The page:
The National Catholic Review
Eleventh Sunday in Ordinary Time (C), June 17, 2007
“So I tell you, her many sins have been forgiven because she has shown great love” (Luke 7:47)

One of the great themes in Luke’s Gospel is forgiveness of sins. As we return this Sunday to the Lectionary readings for Ordinary Time, today’s texts place before us three forgiven sinners: David, Paul and a “sinful woman.” These three figures remind us of the horror of sin and the miracle of divine forgiveness.


While in the Bible David is portrayed as the best of ancient Israel’s kings, he is not perfect. Today’s reading from 2 Samuel 12 describes the prophet Nathan’s condemnation of David’s sin with Bathsheba. David not only had commited adultery with Bathsheba but also successfully plotted to have her husband, Uriah, killed in battle. It is hard to imagine a more despicable sin. On hearing Nathan’s accusation, David recognizes his guilt and says, “I have sinned against the Lord.” Nathan accepts David’s confession and affirms that the Lord has forgiven him. David the forgiven sinner goes on to be the shepherd of Israel, the symbol of his people’s hopes for renewed greatness and the legal ancestor of Jesus.

Paul is one of the great forgiven sinners in the New Testament. Paul persecuted the early Christians and according to Acts 7 participated in Stephen’s martyrdom. Through his encounter with the risen Jesus, Paul’s life changed dramatically. He moved from being the enemy of early Christians to being the champion of their Gospel. In this turn-around Paul came to perceive himself as the forgiven sinner par excellence. He regarded himself as taken over totally by the risen Jesus in a kind of mysticism, “I live, no longer I, but Christ lives in me.”

Today’s reading from Luke 7 contrasts Simon the Pharisee (Jesus’ host) and the “sinful woman” (probably a prostitute). The way in which the story is told illustrates the biblical dynamic of the love of God and forgiveness of sins. Throughout the centuries interpreters have tried to discern whether she was forgiven because she loved Jesus, or did she love Jesus because he forgave her sins. Whether or not this question can ever be decided, the real point of the Lukan narrative seems to be that love of God and forgiveness of sins are inseparable. You cannot have one without the other. The excerpts from Psalm 30 underscore the idea that forgiveness is possible with the God who loves us and whom we love in return.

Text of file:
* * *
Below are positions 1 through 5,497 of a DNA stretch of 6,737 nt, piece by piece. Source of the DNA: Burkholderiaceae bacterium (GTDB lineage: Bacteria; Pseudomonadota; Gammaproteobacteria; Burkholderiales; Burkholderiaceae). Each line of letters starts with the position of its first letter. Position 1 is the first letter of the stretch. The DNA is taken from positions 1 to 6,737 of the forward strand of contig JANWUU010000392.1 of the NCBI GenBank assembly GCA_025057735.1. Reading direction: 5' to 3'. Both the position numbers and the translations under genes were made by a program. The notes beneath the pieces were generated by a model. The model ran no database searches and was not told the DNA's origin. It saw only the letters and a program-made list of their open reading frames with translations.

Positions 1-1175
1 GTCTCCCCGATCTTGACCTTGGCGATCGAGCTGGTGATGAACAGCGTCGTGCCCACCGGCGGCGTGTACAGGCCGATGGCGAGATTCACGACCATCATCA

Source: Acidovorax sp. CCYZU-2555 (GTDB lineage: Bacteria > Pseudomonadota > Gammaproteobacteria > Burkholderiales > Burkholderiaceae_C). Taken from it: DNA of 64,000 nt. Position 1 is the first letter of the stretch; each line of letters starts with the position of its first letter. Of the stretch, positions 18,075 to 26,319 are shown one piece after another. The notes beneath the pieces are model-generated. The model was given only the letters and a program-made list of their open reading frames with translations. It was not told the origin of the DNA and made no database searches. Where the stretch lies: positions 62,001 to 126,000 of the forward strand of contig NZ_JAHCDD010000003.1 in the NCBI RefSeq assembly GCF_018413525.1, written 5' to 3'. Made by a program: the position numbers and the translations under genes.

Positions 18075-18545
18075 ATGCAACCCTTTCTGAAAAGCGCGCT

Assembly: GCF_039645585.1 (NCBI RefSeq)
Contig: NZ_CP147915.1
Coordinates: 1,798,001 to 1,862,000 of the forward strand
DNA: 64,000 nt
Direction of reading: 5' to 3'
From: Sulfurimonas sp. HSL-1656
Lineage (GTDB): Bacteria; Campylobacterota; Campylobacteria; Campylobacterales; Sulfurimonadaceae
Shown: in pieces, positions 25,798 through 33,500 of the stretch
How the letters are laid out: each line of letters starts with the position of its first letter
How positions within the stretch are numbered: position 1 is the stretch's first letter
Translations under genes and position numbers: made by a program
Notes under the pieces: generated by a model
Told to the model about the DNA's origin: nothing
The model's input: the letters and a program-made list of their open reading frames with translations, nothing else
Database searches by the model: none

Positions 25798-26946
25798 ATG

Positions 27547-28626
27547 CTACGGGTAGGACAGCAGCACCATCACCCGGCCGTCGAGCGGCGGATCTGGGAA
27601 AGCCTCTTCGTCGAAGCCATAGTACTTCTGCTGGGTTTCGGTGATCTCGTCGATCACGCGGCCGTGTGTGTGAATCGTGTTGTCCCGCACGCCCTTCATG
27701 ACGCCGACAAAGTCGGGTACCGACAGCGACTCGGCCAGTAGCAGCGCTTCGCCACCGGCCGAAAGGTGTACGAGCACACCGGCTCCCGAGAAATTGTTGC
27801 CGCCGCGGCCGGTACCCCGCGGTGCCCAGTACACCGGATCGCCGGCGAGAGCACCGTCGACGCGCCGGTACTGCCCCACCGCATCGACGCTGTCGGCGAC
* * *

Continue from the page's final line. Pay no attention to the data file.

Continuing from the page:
In the interpretive tradition, the “sinful woman” of Luke 7:36-50 has often been identified as Mary Magdalene, mainly out of the proximity of this episode to the list of women who followed Jesus in Luke 8:1-3. However, there Mary Magdalene is described as the recipient of healing actions presumably by Jesus, not as a reformed prostitute. The mention of the women followers of Jesus here indicates that they accompanied Jesus along the way, heard what he said as addressed to them too and saw what he did up to and including the passion. In the Gospels Mary Magdalene is primarily the most faithful follower of Jesus and even the “Apostle to the Apostles” at Easter.

Daniel J. Harrington, S.J., is professor of New Testament at Weston Jesuit School of Theology in Cambridge, Mass.

Readings: 2 Sam 12:7-10, 13; Ps 32:1-2, 5, 7, 11; Gal 2:16, 19-21; Luke 7:36–8:3

• What reactions do you have to David and Paul as forgiven sinners?

• What role does the sacrament of reconciliation play in your life today?

• How would you explain the relation between love and forgiveness in your dealings with other persons?

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